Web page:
March 2014 was probably the most hectic month I’ve had business-wise. Between multiple client projects and the launch of Be a Freelance Writer, I was–as a good friend described–“crazy busy.”
Not that I’m complaining of course. As you know, I LOVE what I do. I’m passionate about my work, my clients, and more importantly, the readers of BeaFreelanceWriter.com. I considered being busy a huge blessing.
However, I also knew that I needed a break. So last month, after capping up a hectic Monday to Saturday workweek, I woke up Sunday morning and resolved to do absolutely nothing. I stayed home, had pizza delivered, and binged-watch re-runs of F.R.I.E.N.D.S.
I told myself that I would do only mindless stuff that day, and I would wake up on Monday all refreshed and ready to work.
Except it completely backfired.
Come Monday morning I woke up with a headache from watching too much TV and staying up late, and took it 30 minutes of jogging and 3 cups of coffee to fully turn on “work mode”.
So what went wrong? Shouldn’t taking a break from it all be a good thing?
Answer: Yes, unwinding is a MUST. But looking back at my actions that week, I realized that there are wrong ways to take a break. I’ve identified the mistakes I made and listed them below. Can you relate?
1. Not taking a break sooner – I worked for six straight days so by the end of it all, my body couldn’t muster up the energy to do anything else.
What to do instead: Don’t make the same mistake. Instead of pushing yourself to work non-stop, opt to have short frequent breaks in between. For instance, instead of doing client work from Monday to Friday, devote a day (or even half day) somewhere in between to do errands or have some “you” time.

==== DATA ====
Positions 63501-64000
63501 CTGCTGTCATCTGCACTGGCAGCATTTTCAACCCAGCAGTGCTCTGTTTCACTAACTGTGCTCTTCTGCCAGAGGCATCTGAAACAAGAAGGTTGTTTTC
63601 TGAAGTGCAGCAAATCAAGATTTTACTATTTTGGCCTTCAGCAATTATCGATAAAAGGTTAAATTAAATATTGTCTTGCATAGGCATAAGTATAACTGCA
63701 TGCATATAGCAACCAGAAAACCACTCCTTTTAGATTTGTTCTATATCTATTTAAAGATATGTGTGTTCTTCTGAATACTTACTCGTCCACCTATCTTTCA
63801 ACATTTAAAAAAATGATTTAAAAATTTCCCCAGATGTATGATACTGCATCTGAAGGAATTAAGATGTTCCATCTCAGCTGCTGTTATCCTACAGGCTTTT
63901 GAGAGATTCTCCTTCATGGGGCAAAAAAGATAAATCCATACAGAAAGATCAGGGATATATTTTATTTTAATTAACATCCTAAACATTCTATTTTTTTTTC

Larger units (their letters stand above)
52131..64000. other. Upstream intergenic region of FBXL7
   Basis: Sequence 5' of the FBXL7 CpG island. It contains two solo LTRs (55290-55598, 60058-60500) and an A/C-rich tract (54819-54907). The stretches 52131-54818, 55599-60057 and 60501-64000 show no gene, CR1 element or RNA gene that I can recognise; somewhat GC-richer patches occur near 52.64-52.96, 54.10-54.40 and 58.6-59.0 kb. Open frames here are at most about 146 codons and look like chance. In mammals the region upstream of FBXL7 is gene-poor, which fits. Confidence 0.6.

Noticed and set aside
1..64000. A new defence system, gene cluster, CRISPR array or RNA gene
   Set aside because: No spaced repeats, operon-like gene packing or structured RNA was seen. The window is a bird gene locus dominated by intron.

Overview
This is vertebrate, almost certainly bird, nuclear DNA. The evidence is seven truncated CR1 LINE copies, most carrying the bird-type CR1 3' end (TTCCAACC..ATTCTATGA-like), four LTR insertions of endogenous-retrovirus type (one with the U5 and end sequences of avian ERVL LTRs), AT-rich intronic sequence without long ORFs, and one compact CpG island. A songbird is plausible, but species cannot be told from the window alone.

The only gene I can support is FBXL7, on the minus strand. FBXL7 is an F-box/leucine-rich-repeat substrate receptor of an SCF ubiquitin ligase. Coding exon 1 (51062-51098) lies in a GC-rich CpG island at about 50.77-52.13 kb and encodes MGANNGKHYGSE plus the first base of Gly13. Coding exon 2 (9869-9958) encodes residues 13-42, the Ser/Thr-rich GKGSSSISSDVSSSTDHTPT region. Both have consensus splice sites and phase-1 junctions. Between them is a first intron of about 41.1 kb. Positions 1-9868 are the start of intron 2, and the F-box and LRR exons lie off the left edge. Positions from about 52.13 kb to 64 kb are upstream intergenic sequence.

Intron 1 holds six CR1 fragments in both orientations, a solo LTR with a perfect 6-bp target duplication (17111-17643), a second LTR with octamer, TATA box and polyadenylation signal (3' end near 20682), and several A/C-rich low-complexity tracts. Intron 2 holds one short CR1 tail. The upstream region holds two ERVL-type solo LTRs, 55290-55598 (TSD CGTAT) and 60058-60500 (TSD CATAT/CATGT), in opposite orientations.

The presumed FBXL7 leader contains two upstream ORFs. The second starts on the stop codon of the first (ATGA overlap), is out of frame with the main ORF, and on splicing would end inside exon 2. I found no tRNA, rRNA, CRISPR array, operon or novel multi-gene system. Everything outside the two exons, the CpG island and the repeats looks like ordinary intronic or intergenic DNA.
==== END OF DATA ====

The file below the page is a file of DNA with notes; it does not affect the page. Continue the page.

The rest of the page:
2. Being a lazy couch potato – Mistake #2 was opting to spend the day mindlessly staring at the TV. I didn’t even bring myself to cook or go out to buy food.
What to do instead: Look, I’m not saying don’t watch TV or don’t do nothing ever, but try to avoid being idle for too long. Consider doing something else in between couch time. Maybe read a book. Or go outside. Or simply spend time with your loved ones. (Which was exactly what I did the following week.)
Here’s another reason why taking a mindless break for a long period of time is a bad idea: As writers, part of our job is to get creative and come up with new topics. And in my experience, an idle mind isn’t a good breeding ground for inspiration or creativity. Cooking up great ideas comes from thinking and experiencing new things– and you can’t really do that if you’re sitting mindlessly on the couch.
Over to you
But then again, perhaps that’s just me. Every person’s break and productivity patterns are different so my advice may not necessarily apply to you.
That said, do you agree that (extended) mindless breaks are bad for writers? And do you have tips when it comes to taking breaks? Let me know in the comments below.